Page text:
Dahyalal H. PATEL
Ashish SHAH, individually and in his capacity as president, treasurer, director, and controlling shareholder of Subway No. 43092, Inc.; Ramesh Shah, individually and in his capacity as secretary of Subway No. 43092, Inc.; and Subway No. 43092, Inc.
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from Madison Circuit Court (CV-12-901307).
W. Holt and Angela M. Schaefer of Bradley Arant Boult
Cummings LLP, Huntsville, for appellant.
Patrick O. Miller and Timothy P. Pittman of Dick &
Miller, P.C., Huntsville, for appellees.
H. Patel filed an action seeking to enforce his ownership
rights as a shareholder in Subway No. 43092, Inc. ("the
corporation"), against shareholder Ashish Shah
("Shah"); Shah's father, Ramesh Shah
("Ramesh"); and the corporation (hereinafter
referred to collectively as "the Shah defendants").
The Madison Circuit Court entered a summary judgment in favor
of the Shah defendants. Patel appeals. We affirm in part and
reverse in part.
Facts and Procedural History
2007, Shah, the owner of eight Subway restaurants in and
around Madison County, prepared to open a ninth Subway
restaurant in Huntsville ("the restaurant"). In
July 2008, Shah formed the corporation for the purposes of
owning and operating the restaurant. Shah owned 90 percent of
the stock of the corporation and Ramesh owned 10 percent.
2008, Patel met with Shah about Shah's plan to open the
restaurant. At some point, Patel and Shah orally agreed that
Patel would purchase a 25 percent ownership interest in the
corporation. Because Shah estimated that start-up costs for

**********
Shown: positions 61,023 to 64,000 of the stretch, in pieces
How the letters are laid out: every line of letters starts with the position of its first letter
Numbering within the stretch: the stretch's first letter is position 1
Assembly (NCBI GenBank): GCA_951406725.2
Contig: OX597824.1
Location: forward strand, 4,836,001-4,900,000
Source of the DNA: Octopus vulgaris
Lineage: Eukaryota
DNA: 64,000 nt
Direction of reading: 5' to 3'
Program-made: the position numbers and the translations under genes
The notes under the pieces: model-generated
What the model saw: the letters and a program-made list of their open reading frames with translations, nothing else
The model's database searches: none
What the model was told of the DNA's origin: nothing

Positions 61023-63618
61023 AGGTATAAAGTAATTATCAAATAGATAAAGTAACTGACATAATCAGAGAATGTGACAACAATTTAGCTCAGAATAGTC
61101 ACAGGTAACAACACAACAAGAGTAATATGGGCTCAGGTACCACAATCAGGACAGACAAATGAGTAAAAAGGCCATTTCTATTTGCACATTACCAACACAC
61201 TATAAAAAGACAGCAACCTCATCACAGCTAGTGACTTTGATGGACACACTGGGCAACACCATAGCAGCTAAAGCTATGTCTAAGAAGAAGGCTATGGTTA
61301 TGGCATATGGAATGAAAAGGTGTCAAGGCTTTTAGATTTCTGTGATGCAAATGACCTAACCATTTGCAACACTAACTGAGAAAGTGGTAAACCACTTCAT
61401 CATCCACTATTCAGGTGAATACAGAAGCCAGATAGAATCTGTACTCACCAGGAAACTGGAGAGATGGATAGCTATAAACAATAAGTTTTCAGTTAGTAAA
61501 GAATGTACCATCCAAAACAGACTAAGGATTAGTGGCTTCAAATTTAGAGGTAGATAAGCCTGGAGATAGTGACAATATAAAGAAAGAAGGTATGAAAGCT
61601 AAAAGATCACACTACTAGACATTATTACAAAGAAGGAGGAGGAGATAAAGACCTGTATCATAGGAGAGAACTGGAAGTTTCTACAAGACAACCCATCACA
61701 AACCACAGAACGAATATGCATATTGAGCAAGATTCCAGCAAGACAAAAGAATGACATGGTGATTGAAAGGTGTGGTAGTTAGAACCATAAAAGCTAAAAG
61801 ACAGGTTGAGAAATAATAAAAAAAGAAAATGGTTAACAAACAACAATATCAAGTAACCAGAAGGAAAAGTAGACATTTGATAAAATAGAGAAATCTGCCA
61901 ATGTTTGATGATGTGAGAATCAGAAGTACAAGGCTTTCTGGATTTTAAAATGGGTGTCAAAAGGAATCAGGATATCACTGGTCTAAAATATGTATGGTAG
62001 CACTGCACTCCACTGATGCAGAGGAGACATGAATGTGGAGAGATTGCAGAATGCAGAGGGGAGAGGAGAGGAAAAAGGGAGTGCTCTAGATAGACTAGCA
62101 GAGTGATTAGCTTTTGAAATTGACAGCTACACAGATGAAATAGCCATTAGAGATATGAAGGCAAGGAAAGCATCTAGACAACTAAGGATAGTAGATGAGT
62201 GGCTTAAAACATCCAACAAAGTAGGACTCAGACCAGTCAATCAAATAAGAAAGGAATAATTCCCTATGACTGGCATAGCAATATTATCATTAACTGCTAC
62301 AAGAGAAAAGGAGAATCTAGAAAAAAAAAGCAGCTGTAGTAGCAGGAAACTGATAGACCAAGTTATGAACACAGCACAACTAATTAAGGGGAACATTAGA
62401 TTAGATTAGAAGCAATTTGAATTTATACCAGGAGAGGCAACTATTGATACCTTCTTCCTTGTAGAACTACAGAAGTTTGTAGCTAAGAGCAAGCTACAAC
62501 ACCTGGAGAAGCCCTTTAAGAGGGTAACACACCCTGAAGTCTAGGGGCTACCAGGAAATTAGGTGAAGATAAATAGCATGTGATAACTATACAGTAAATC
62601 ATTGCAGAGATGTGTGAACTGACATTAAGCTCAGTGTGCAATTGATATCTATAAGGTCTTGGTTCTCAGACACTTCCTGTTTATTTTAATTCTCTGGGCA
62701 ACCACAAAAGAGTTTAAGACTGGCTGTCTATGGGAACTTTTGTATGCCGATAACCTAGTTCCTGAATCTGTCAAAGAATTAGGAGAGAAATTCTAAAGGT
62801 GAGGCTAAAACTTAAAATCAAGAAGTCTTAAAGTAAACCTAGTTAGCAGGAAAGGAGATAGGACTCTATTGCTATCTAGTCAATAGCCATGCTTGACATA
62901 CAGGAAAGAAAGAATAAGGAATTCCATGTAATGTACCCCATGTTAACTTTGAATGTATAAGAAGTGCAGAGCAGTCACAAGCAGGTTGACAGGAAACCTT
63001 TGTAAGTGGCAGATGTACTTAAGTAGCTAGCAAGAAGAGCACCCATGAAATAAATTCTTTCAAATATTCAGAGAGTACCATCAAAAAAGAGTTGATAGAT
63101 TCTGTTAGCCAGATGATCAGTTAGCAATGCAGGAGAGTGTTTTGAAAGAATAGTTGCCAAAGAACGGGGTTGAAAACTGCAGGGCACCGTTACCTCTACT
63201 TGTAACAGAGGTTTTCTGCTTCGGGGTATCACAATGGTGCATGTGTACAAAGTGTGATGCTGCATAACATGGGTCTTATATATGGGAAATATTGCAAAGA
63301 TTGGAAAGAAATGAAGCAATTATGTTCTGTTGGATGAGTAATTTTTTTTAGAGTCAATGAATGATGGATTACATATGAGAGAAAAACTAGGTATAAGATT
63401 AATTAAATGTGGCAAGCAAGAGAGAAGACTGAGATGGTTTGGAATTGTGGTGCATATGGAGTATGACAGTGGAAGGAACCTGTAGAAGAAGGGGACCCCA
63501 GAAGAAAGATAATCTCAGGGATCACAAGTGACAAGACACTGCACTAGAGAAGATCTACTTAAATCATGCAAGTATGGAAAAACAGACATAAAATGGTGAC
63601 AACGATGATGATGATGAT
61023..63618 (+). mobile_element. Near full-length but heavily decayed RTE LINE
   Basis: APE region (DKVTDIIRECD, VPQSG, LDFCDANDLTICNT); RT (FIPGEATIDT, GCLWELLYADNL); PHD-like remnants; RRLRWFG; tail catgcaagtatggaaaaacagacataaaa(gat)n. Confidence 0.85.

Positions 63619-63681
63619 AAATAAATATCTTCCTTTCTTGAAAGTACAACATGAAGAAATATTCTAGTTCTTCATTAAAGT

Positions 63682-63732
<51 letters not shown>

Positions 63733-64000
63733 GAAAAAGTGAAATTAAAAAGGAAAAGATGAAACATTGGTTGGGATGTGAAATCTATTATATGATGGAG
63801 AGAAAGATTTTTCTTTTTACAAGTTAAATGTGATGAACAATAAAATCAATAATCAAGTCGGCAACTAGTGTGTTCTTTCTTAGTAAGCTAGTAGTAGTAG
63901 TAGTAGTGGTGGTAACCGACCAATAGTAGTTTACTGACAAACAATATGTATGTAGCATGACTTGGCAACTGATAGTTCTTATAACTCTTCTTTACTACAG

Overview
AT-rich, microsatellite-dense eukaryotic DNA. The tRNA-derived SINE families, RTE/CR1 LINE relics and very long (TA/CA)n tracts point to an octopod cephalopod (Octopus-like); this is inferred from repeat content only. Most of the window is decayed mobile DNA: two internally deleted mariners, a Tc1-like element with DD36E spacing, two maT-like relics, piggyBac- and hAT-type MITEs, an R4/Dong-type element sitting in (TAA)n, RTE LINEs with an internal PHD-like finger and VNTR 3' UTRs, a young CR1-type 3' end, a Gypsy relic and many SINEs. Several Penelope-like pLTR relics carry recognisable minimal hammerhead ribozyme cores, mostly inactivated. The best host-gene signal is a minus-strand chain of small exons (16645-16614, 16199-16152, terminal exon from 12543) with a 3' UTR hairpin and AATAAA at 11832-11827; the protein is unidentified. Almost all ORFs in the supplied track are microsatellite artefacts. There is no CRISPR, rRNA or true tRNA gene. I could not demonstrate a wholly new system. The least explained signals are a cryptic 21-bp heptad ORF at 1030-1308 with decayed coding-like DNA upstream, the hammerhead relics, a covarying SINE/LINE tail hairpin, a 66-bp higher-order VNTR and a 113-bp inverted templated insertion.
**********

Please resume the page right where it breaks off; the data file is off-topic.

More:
the restaurant would be $240,000, Patel agreed to purchase a
25 percent interest in the corporation for $60,000, payable
in monthly installments. After the restaurant opened in
December 2008, Shah began making periodic distributions of
profits to Patel.
April 2009, Shah orally agreed to sell Patel an additional
five percent interest for $12,000, which Patel paid that
month. In December 2009, Patel began making the monthly
payments on the purchase price for his original 25 percent
interest, and he eventually paid the $60,000. Accordingly,
Patel owned a 30 percent interest in the corporation, and he
continued to receive distributions of profits of the
September 2012, Patel sued the Shah defendants, alleging that
Shah had misrepresented the start-up costs for the restaurant
in calculating the price of Patel's 25 percent interest.
Patel alleged that the actual start-up costs were $140,000
rather than $240,000, as Shah had represented. Accordingly,
Patel alleged that he either overpaid for his interest or
acquired more than a 50 percent interest in the corporation.
Patel further alleged that the distributions of profits he
received were not proportional to his interest, even assuming
that his interest was 30 percent. In addition, he claimed
that Shah had withheld Patel's share of franchise-sales
commissions that the corporation received from its
franchisor, Doctor's Associates, Inc. Finally, Patel
alleged that Shah had engaged in illegal business practices
such as hiring illegal immigrants and filing false tax
returns. Patel's complaint asserted claims of breach of
contract and unjust enrichment. Patel also asserted several
tort claims, including claims of shareholder
oppression, civil conspiracy, breach of fiduciary duties,
fraudulent suppression, misrepresentation, conversion, waste,
statutory violations, and fraud. The Shah defendants
asserted several counterclaims against Patel. The circuit